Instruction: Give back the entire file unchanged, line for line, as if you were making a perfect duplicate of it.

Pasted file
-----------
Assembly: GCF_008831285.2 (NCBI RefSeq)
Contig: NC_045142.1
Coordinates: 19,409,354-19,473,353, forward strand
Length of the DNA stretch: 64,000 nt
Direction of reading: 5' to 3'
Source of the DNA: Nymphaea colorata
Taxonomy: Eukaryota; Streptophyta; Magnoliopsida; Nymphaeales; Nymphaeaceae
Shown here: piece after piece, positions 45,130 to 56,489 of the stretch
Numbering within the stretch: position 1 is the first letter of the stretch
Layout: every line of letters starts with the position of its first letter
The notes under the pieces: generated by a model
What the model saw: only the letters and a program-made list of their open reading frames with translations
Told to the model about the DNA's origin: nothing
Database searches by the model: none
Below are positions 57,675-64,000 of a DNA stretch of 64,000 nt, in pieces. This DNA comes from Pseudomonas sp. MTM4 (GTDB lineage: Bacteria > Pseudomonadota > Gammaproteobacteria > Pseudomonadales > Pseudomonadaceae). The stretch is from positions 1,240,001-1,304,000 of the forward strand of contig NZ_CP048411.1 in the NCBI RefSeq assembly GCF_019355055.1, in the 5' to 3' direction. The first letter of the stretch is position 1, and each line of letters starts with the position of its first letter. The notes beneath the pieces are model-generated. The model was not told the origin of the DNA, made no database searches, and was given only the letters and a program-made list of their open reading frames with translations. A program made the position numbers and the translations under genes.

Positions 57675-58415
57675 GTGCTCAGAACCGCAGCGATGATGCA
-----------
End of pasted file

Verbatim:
Assembly: GCF_008831285.2 (NCBI RefSeq)
Contig: NC_045142.1
Coordinates: 19,409,354-19,473,353, forward strand
Length of the DNA stretch: 64,000 nt
Direction of reading: 5' to 3'
Source of the DNA: Nymphaea colorata
Taxonomy: Eukaryota; Streptophyta; Magnoliopsida; Nymphaeales; Nymphaeaceae
Shown here: piece after piece, positions 45,130 to 56,489 of the stretch
Numbering within the stretch: position 1 is the first letter of the stretch
Layout: every line of letters starts with the position of its first letter
The notes under the pieces: generated by a model
What the model saw: only the letters and a program-made list of their open reading frames with translations
Told to the model about the DNA's origin: nothing
Database searches by the model: none
Below are positions 57,675-64,000 of a DNA stretch of 64,000 nt, in pieces. This DNA comes from Pseudomonas sp. MTM4 (GTDB lineage: Bacteria > Pseudomonadota > Gammaproteobacteria > Pseudomonadales > Pseudomonadaceae). The stretch is from positions 1,240,001-1,304,000 of the forward strand of contig NZ_CP048411.1 in the NCBI RefSeq assembly GCF_019355055.1, in the 5' to 3' direction. The first letter of the stretch is position 1, and each line of letters starts with the position of its first letter. The notes beneath the pieces are model-generated. The model was not told the origin of the DNA, made no database searches, and was given only the letters and a program-made list of their open reading frames with translations. A program made the position numbers and the translations under genes.

Positions 57675-58415
57675 GTGCTCAGAACCGCAGCGATGATGCA